People show their ink-stained fingers after casting their votes at a polling station during the parliamentary election in Kirkuk, Iraq May 12, 2018. (REUTERS/Ako Rasheed)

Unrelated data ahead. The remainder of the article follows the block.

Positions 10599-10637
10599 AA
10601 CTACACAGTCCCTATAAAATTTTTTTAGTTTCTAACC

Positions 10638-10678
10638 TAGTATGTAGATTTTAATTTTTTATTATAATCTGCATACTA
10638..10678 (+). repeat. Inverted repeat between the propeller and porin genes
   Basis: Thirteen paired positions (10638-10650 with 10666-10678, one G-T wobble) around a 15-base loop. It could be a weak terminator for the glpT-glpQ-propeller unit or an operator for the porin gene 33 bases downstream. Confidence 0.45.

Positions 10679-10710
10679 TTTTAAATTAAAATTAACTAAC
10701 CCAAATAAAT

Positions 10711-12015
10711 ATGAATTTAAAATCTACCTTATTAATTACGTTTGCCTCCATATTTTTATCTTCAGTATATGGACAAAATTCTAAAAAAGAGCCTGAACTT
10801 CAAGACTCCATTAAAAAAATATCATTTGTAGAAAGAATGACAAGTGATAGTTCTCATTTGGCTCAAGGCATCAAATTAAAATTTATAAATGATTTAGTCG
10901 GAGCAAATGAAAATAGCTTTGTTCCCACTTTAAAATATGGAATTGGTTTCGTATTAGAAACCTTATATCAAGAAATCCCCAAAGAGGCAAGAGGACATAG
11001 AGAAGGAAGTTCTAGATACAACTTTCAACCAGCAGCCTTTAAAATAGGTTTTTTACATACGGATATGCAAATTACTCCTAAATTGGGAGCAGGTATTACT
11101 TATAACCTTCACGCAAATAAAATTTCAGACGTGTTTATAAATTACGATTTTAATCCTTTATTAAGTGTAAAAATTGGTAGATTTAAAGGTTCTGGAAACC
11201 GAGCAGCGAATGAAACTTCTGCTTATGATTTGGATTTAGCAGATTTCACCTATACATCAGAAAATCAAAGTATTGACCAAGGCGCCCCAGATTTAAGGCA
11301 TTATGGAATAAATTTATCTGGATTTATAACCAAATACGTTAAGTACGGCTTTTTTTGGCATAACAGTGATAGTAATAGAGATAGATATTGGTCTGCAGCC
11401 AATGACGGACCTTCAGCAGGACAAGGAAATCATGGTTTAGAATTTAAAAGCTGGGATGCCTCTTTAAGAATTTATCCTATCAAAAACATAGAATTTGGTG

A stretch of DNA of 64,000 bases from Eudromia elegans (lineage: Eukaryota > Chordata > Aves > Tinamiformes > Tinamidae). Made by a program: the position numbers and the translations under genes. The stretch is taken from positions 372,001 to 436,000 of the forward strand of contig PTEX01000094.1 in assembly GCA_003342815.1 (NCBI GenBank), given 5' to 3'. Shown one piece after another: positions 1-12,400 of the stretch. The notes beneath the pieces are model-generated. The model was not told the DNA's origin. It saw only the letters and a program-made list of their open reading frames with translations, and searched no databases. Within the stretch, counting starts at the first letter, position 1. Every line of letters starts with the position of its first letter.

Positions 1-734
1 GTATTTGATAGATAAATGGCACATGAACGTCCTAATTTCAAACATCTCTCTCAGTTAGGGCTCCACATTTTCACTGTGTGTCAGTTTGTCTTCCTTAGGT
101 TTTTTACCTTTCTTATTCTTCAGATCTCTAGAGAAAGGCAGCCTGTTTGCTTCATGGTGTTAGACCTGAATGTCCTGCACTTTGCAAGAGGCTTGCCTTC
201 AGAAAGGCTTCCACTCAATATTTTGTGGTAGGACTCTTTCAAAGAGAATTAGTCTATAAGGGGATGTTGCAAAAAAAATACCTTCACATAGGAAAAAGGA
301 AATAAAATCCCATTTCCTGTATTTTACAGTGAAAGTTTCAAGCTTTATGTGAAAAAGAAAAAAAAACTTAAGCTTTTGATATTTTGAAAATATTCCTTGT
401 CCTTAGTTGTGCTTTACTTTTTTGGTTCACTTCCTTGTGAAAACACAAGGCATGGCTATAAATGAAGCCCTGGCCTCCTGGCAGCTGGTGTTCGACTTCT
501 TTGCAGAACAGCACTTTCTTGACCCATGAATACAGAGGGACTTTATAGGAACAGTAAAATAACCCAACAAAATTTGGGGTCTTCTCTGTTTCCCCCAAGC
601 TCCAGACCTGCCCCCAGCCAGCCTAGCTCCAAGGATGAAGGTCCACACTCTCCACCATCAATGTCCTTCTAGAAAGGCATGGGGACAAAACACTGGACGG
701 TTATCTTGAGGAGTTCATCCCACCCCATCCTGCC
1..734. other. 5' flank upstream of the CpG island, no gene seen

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The streets of Kirkuk, which has violently changed hands several times since Iraq's last election, are crammed with a dizzying patchwork of banners for nearly 300 candidates vying for votes in the multi-ethnic and religious city.The sheer number of parties and lists make the exact outcome unpredictable in a Saturday vote for the 13 parliamentary seats belonging to Kirkuk, a microcosm of Iraq's minorities.But one thing is certain -- the city's Turkmen, Kurds, Assyrian Christians, Sunni Arabs and others will vote along ethnic or religious lines.The three main ethnic and religious groups, the majority Shi'ite Arabs and the minority Sunni Arabs and Kurds, have been at loggerheads for decades.The Kurdish autonomous region's ruling party, the Kurdistan Democratic Party (KDP) is boycotting the Kirkuk vote after being booted out in October, leaving rivals including the Iran-allied Patriotic Union of Kurdistan (PUK) to fight over its two seats.
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